The night Jennifer died, October 26, she and best friend Carolyn, 18, went to a party. After drinking, they climbed into Carolyn’s sporty red Grand Am. As Jennifer unbuckled her seatbelt to reach into the backseat for a CD, Carolyn lost control of the car. A group of teens nearby heard tires screeching and glass shattering. Jennifer had been ejected through the sunroof.

The Dultmeiers would later learn that although the levels may have been skewed due to blood transfusions, Jennifer’s blood alcohol level was under the legal limit. Carolyn, who suffered broken bones and head trauma, was charged with involuntary manslaughter and driving under the influence. In court, the Dultmeiers urged a lenient sentence. The judge gave her 10 days in jail and probation. Jim recalled his feelings in On Shattered Wings.

“God is a forgiving God,” he said. “He told us to forgive others. All we can do now is move on. I had asked the judge to give Carolyn another chance at life, and he did. I hope she makes the most of it and lives, not in sorrow, anguish or guilt but in happiness and purpose. Another chance is something that I wish Jennifer had.”

During the initial years after Jennifer’s death, Jim and Lori struggled to create some sense of normalcy. As Lori said in the book: “Ever since Jennifer died, one of my greatest fears has been losing Jim. Not because he doesn’t love me but because there isn’t enough left of me to love. And the truth is, I don’t have the energy to do anything about it, even if I knew what to do.”

After all, parents aren’t supposed to bury their children. So, for most mothers and fathers who experience that kind of loss, working through their grief is a never-ending journey.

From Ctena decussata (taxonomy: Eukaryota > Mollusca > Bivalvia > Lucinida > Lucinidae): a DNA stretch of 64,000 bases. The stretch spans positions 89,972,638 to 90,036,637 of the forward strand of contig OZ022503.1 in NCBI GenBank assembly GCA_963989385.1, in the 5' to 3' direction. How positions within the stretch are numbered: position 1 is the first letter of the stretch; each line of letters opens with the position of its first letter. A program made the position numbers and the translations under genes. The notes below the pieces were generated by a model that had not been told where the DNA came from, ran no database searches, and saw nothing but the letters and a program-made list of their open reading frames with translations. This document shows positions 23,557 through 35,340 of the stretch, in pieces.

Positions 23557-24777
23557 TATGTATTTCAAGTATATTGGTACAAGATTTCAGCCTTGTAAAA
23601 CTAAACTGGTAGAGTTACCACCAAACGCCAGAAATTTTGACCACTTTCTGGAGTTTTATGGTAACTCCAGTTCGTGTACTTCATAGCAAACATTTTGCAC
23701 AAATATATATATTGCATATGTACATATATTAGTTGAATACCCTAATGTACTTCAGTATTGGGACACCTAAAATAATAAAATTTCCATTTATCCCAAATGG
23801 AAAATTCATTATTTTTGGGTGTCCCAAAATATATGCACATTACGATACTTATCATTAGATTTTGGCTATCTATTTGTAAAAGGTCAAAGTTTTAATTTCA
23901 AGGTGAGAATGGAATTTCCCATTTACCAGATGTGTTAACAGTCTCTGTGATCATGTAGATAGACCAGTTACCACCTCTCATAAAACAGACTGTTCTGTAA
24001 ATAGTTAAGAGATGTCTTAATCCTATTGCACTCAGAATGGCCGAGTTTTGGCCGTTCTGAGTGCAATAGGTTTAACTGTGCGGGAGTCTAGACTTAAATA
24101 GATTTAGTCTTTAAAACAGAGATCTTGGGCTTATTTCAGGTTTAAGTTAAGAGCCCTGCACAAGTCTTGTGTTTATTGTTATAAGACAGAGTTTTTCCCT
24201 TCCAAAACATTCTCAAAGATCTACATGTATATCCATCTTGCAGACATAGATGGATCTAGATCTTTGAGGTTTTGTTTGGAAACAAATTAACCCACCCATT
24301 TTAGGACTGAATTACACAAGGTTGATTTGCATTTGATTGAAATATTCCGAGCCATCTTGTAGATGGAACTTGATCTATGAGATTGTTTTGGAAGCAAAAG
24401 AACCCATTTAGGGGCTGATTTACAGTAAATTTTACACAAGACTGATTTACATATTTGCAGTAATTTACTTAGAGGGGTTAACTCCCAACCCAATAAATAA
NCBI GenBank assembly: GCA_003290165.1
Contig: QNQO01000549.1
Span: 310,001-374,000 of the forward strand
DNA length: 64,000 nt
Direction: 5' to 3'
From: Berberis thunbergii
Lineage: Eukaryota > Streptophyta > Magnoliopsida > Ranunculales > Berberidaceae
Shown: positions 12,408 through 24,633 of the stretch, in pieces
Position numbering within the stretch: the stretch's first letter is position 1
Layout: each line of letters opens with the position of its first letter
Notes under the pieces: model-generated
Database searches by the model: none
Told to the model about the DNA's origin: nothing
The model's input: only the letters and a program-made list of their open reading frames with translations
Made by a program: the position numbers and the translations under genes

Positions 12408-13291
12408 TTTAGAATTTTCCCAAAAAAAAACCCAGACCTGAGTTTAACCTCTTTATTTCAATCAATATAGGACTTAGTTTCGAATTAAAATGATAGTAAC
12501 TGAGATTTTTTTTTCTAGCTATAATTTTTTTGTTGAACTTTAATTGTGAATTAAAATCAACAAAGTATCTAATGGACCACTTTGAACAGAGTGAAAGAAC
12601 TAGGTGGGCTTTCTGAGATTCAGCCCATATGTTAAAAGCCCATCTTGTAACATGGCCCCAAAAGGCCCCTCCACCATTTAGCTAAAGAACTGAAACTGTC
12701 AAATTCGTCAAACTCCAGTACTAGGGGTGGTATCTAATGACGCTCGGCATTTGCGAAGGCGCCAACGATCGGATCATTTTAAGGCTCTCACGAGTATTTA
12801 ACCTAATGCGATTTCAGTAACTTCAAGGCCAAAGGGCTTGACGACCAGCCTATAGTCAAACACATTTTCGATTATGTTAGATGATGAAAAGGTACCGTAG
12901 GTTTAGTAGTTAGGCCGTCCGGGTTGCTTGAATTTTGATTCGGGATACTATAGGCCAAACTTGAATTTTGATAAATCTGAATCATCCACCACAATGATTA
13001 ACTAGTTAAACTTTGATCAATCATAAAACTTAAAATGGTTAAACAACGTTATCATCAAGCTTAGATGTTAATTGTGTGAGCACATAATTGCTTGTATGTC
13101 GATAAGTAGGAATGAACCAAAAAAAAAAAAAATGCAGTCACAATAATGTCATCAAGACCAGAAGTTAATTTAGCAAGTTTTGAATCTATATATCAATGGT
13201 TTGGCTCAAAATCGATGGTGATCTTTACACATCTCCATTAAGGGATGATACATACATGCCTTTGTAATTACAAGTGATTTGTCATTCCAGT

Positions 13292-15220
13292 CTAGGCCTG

Surrendering to Healing and a New Life

After a year of firsts — the first Christmas without Jennifer, the first birthday without Jennifer, the first summer without Jennifer — the Dultmeiers inched toward their new normal. At the same time, though, the coming years saw even more sadness. Nathan Dodd, Jennifer’s 21-year-old cousin, was killed in an alcohol-related crash, and Jim’s brother-in-law was left paralyzed and later died from a DUI crash.

Through it all, Jim and Lori held tight to their faith. Lori said she learned about life, love, loss, relationships and God, and became aware of two fundamental truths: “God makes life possible — and loss bearable. It’s as simple, and as hard, as that.”

For the book, the couple spent countless hours with the author, family friend Nancy Sprowell Geise, recounting their struggles and even the horrors over the years.

Geise poured over personal journals and conducted interviews to understand the deep emotions. It was an intense journey for Jim, Lori, David and Justin, Geise said in the book.

“Telling this story was very painful for them and, at times, embarrassing,” she said. “Yet they have done so in the hope of saving lives, helping others deal with grief and as a tribute and legacy to Jennifer’s beautiful life. Sharing their stories was a sacrifice of love.”

Because of the importance placed on resource sharing in the Asphalt Life community, and with the help of the Dultmeiers, Atlas writers felt personally compelled to create a space to share this story of love, loss and tragedy, featuring their experience and the book that followed.

For more information about On Shattered Wings, visit the author’s website or booksellers, including Amazon and Barnes & Noble.